Histology, microscopy, anatomy and disease
Histology, microscopy, anatomy and disease

Start this free course now. Just create an account and sign in. Enrol and complete the course for a free statement of participation or digital badge if available.

Free course

Histology, microscopy, anatomy and disease

2.1 Cell death in the CNS

Cell death and degeneration within the nervous system is referred to as neurodegeneration. These processes occur in a number of genetic conditions as well as conditions associated with aging including Alzheimer’s disease and Parkinson’s disease.

Cell loss occurs in many tissues with age but the effects are particularly notable in tissues that have a limited capacity for regeneration, such as nerves in the CNS, the retina of the eye and the sensory cells of the inner ear. Histologically, it is more difficult to identify something that is not there than a change in the structure of the tissues.

In diseases such as Alzheimer’s disease there is progressive loss of neurons and shrinkage of the brain, which may be more evident in the gross pathology, although counting the relative numbers of cells within an area can also give some histological indication of the cell loss. More evident are characteristic accumulations of proteins. Degenerating neurons leave tangles of fibres (neurofibrillary tangles) produced by degenerating components of the cytoskeleton. In addition, there are extracellular accumulations of amyloid within the brain.


Amyloid is an extracellular insoluble deposit of protein, and amyloidosis refers to the diseases in which amyloid occurs. In some cases production of amyloid is a primary event, and in others it is secondary to infection or a tumour. The actual protein type varies, depending on the cause of the condition. In some cases it affects individual organs, such as the brain in Alzheimer’s disease, but in the so-called ‘systemic amyloidoses’ many organs may be affected, including the lungs, kidney, heart and spleen.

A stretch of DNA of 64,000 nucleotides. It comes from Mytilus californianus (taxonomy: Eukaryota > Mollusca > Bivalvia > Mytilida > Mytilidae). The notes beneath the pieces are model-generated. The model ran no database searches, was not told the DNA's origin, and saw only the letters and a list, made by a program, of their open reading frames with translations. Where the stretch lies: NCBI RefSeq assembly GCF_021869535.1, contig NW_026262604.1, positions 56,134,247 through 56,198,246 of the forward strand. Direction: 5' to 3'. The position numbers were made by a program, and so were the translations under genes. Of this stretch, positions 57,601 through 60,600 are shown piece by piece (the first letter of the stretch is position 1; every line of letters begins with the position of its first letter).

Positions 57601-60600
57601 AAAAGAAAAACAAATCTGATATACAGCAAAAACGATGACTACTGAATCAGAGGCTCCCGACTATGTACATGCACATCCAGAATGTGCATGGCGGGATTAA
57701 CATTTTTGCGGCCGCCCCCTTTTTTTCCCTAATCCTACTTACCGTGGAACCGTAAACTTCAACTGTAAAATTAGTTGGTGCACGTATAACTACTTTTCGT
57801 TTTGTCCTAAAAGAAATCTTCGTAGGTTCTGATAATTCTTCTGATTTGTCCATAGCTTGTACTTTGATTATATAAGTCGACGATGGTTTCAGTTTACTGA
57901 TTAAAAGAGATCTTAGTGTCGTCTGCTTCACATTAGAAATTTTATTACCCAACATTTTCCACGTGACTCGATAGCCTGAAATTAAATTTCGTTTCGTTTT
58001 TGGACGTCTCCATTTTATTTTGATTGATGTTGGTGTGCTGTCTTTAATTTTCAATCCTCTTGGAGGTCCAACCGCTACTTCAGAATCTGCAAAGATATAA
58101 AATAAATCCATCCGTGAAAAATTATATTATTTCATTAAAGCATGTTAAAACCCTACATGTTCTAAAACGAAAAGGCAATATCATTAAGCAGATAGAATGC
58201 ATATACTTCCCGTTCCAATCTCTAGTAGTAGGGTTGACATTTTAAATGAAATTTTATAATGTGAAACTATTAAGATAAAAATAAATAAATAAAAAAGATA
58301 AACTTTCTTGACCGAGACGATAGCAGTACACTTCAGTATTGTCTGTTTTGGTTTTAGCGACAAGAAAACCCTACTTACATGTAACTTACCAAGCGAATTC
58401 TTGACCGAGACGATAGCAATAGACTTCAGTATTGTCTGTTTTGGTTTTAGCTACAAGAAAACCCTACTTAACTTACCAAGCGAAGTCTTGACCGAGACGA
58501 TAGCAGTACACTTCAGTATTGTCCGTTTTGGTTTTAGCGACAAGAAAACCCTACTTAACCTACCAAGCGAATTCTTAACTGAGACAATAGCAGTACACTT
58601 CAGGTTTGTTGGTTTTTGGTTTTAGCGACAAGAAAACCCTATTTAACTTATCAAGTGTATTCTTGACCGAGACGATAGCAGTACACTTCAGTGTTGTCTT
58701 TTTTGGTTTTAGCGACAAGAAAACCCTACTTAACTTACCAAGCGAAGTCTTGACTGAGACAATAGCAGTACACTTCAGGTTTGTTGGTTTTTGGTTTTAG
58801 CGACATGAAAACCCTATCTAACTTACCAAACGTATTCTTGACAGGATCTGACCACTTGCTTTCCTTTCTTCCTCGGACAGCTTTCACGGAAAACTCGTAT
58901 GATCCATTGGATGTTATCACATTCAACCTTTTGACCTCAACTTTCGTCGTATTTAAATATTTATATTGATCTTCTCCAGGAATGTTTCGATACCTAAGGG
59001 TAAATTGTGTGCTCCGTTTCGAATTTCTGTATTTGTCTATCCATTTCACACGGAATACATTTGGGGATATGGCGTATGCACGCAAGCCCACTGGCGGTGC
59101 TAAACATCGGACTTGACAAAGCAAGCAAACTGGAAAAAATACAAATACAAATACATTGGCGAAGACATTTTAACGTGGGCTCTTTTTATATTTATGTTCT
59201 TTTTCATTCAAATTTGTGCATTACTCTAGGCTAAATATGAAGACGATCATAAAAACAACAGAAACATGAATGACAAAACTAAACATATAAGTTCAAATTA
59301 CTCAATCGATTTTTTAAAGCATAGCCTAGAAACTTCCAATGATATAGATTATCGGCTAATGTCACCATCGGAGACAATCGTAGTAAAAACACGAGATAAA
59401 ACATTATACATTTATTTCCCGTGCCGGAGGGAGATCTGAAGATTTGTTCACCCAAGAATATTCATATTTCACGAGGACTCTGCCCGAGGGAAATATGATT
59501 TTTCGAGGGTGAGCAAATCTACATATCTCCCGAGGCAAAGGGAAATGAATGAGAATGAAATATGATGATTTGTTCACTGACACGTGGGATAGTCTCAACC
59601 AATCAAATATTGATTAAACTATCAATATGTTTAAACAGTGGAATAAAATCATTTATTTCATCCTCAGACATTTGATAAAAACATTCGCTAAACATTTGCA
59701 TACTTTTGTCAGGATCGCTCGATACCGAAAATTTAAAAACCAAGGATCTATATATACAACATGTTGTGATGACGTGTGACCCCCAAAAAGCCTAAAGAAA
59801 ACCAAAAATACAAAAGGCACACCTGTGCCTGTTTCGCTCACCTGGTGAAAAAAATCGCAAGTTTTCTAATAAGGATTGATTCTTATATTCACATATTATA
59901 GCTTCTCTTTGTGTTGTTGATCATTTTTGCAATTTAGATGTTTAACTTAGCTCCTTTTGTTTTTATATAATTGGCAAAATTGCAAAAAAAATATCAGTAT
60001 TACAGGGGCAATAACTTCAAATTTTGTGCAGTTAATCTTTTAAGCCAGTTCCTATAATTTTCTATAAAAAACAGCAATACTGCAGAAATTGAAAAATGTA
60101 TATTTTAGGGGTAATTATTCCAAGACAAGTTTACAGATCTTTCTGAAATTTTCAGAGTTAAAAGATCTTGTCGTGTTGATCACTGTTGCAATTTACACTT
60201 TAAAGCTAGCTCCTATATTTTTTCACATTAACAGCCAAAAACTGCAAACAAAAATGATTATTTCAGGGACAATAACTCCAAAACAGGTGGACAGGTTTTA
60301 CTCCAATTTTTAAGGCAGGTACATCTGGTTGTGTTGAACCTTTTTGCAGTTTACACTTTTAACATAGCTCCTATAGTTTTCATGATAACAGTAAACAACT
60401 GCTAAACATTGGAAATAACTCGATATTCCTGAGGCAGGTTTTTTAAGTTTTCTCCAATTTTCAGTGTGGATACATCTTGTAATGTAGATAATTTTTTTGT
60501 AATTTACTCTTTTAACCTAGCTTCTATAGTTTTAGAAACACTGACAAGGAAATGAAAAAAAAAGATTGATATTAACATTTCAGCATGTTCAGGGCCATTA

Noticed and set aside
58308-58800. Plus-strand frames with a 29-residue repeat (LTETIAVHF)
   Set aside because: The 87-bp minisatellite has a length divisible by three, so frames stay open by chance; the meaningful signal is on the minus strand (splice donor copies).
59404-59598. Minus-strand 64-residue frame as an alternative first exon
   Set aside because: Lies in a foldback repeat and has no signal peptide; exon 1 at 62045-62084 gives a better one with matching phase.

There are a number of hereditary conditions in which the person lacks enzymes that break down particular macromolecules; they are collectively called storage diseases because the components that cannot be degraded within lysosomes accumulate and form insoluble deposits. This is particularly noticeable in the brain where they are often associated with neurodegenerative diseases; examples of this are shown in the micrographs below.

Described image
Figure 7 Protein aggregates in brain cells associated with neurodegenerative disease. Arrows highlight (a) extracellular plaques in prion disease, (b) extracellular plaques (blue) and neurofibrillary tangles (yellow) in Alzheimer’s disease, (c) nuclear aggregates in Huntington’s disease, (d) Lewy bodies in Parkinson’s disease, (e) nuclear aggregates in amyotrophic lateral sclerosis.

Take your learning further

Making the decision to study can be a big step, which is why you'll want a trusted University. The Open University has 50 years’ experience delivering flexible learning and 170,000 students are studying with us right now. Take a look at all Open University courses.

If you are new to University-level study, we offer two introductory routes to our qualifications. You could either choose to start with an Access module, or a module which allows you to count your previous learning towards an Open University qualification. Read our guide on Where to take your learning next for more information.

Not ready for formal University study? Then browse over 1000 free courses on OpenLearn and sign up to our newsletter to hear about new free courses as they are released.

Every year, thousands of students decide to study with The Open University. With over 120 qualifications, we’ve got the right course for you.

Request an Open University prospectus371